It will be apparent from these equations that the roller forces approach infinite values unless the traverse carriage and forks are allowed to tilt through a completely unacceptable angle, even if vertical roller separation h is extremely large. Thus it should be apparent from FIGS. 1c and 1d that significantly reducing the width of a traverse carriage subject to large lateral load moments has presented a formidable problem. The problem, however, has been successfully solved by the present invention.
In accordance with one aspect of the invention, the traverse carriage is formed principally of a vertically-extending member (63 in FIGS. 4a and 4b) which has a modest lateral width, thereby allowing an amount of lateral carriage travel which is a larger percentage of the width of the rearward intermediate carriage on which the traverse carriage is supported. A pair of arms (87, 88 in FIG. 4a) on wider than the vertical member extend forwardly from the vertical member to rotatably support the fork carriage, but rather than supporting the fork carriage only at its top one of the arms extends below the bottom of the fork carriage. Such wide vertical spacing of the two arms, at a distance exceeding the height of the fork carriage, drastically decreases the forces applied to the arms and the bearings by a given laterally-acting load moment. In the specific device shown in FIG. 4a, lower stub shaft 94 is not vertically supported by lower arm 88, so that upper arm 87 receives the entire vertical load imposed on fork carriage 90. However, it is within the scope of the invention to instead support a part of the vertical load, or indeed all of the vertical load, by means of lower arm 88. In either case, of course, the relative sizes of the two arms would be varied in accordance with their loading.
One form of truck incorporating the present invention is generally shown in FIG. 7a. In FIG. 5 a complete carriage assembly is shown in side elevation in greater detail as including a laterally-fixed carriage 20 shown at the left side of FIG. 5, an intermediate carriage 45, and a traverse carriage 60 carrying a rotatable fork carriage 90 shown at the right side of FIG. 5. The laterally-fixed carriage 20 is raised and lowered up and down a mast 4 (FIG. 7a) in FIG. 5, being roller-guided by rollers 31-34 which act against the mast, and the raising and lowering of carriage 20 similarly raises and lowers carriages 45, 60 and 90. Intermediate carriage 45 is suspended on the front side (right side in FIG. 5) of fixed carriage 20 and capable of limited movement relative thereto in the lateral direction, i.e. normal to the plane of FIG. 5. Traverse carriage 60 is suspended from and movable laterally across the front face of intermediate carriage 45, and carries fork carriage 90, which is rotatable through 180° about a vertical axis. A clear understanding of the principles of the construction and operation of the assembly of FIG. 5 may be had by consideration of FIGS. 2a--2c which illustrate the fixed carriage 20 in detail, FIGS. 3a-3c which illustrate the intermediate carriage 45 in detail, and FIGS. 4a and 4b which illustrate the traverse carriage and fork carriage in detail.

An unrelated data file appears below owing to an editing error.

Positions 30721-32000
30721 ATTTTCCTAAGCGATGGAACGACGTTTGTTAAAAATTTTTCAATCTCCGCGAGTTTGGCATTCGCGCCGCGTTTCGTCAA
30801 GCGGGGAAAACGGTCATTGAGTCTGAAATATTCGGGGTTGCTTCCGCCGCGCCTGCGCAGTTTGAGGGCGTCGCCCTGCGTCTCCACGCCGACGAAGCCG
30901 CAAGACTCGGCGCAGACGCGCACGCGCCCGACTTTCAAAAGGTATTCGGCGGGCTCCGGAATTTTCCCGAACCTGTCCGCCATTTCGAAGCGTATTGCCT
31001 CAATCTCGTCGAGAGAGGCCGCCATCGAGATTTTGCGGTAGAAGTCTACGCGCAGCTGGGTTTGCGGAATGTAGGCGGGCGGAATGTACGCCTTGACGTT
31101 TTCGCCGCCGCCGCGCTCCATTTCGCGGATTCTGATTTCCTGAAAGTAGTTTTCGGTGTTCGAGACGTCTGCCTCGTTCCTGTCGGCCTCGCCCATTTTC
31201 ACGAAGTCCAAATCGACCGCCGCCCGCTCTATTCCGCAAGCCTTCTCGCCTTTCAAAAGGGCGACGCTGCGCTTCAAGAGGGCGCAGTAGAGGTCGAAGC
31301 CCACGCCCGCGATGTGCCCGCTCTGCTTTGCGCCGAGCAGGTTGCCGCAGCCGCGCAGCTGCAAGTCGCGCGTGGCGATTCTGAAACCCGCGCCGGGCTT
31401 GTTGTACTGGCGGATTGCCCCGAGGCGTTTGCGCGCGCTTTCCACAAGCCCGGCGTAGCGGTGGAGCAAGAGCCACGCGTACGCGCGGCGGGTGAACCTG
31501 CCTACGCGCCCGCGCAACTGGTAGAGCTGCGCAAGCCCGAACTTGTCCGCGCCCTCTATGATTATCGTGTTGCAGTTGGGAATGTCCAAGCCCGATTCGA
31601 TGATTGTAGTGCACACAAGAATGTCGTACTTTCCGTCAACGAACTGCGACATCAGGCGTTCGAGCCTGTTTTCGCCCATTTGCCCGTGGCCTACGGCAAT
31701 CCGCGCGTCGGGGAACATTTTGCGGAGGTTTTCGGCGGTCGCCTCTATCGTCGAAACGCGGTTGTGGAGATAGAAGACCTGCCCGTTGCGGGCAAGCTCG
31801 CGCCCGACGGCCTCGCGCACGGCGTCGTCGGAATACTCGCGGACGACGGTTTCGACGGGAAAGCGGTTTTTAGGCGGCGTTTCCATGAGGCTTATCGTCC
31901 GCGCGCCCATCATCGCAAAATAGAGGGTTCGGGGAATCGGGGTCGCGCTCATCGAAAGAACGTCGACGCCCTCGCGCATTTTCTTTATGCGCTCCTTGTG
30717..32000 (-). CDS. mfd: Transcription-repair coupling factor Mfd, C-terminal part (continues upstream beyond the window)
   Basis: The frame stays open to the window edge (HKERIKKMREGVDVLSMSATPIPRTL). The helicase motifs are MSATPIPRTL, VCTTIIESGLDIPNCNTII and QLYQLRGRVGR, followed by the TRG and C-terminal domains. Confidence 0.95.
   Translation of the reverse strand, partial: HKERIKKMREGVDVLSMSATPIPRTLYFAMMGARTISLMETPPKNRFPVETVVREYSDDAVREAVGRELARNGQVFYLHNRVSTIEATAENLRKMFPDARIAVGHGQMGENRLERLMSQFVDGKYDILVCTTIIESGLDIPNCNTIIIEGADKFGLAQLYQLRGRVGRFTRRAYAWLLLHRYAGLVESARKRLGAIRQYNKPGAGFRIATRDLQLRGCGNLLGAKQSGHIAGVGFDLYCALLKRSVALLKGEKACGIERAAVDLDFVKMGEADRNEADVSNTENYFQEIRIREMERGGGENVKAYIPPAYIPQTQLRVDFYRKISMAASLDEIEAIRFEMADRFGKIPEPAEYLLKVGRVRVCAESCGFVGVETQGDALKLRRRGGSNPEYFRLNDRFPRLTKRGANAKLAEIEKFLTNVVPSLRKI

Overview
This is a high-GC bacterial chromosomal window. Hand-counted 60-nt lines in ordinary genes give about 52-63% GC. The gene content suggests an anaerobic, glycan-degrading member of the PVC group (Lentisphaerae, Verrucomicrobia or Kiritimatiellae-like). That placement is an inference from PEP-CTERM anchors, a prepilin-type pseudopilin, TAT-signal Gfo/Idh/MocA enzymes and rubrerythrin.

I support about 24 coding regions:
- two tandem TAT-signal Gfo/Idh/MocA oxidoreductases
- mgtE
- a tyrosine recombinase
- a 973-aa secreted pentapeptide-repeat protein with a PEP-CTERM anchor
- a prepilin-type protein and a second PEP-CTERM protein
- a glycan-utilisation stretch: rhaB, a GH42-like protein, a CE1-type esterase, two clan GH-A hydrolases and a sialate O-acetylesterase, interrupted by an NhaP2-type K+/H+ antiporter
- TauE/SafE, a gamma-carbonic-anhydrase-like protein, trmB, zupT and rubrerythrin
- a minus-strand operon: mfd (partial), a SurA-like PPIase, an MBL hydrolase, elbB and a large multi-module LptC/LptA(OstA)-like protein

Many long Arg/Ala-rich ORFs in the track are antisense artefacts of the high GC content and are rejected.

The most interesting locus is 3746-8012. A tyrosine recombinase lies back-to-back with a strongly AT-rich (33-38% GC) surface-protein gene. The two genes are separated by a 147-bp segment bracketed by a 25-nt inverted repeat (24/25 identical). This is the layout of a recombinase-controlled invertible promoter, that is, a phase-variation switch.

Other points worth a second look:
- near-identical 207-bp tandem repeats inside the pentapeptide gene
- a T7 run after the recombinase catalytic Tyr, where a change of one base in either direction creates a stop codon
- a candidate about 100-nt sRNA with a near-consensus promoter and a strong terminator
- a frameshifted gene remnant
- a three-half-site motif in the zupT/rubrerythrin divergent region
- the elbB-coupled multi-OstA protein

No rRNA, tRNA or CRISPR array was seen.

The vertically-elevatable laterally-fixed carriage 20 is shown in FIGS. 2a-2c as comprising a rectangular box-like frame having a horizontally-extending main member 21 shown in FIG. 2b as comprising a length of hollow rectangular tubing or box section. Four rollers 22a-22d are journalled on the front of member 21 on stub shafts 23, 23. A respective pair of the rollers is spaced adjacent each side of carriage 20, the rollers of each pair being spaced apart a distance indicated as dimension c in FIG. 2a. As will be seen below, rollers 22a-22d support the intermediate carriage 45 as it is shifted laterally relative to laterally-fixed carriage 20, and receive the full weight of the load, at least one roller of each pair being in engagement with the intermediate carriage at any lateral position of that carriage. A double-acting hydraulic cylinder 38 is fixedly mounted on the front side of main carriage 20, and upon assembly of the mechanism the ram of cylinder 38 engages a tab on the rear side of intermediate carriage 45, so that operation of cylinder 38 allows carriage 45 to be shifted laterally relative to carriage 20, over a total distance of approximately 9 inches in the specific embodiment being described. A pair of lengths 24, 24 of box section extending upwardly from main member 21 support an upwardly-facing channel 25 which extends across the top of carriage 20, and a similar but inverted channel 26 extends across the lower edge of carriage 20. Plate means 27 extending across the carriage between member 21 and channel 26, and end plates 28, 28, serve to rigidify the structure. A pair of main carriage roller ribs or brackets 29, 30 extend rearwardly from the rear face of carriage 20, each bracket carrying two longitudinally-acting rollers 31, 32 and two laterally-acting rollers 33, 34. The longitudinally-acting rollers 31, 32 each ride between a pair of flanges of a mast section, and the laterally-acting rollers 33, 34 each ride against the edge of a flange of mast section, as may be seen in FIG. 2c wherein two members of a mast section are shown in phantom as comprising vertically-extending channels 35 and 36. A pair of angle blocks 37, 37 on the rear of carriage 20 are provided for connection of lift chains (not shown) which raise and lower laterally-fixed carriage 20. To decrease the lateral bending moments applied to the mast sections, a chain arrangement of a type shown in U.s. Pat. No. 3,830,342 is preferred, although the present invention can, if desired, be used with other chain arrangements.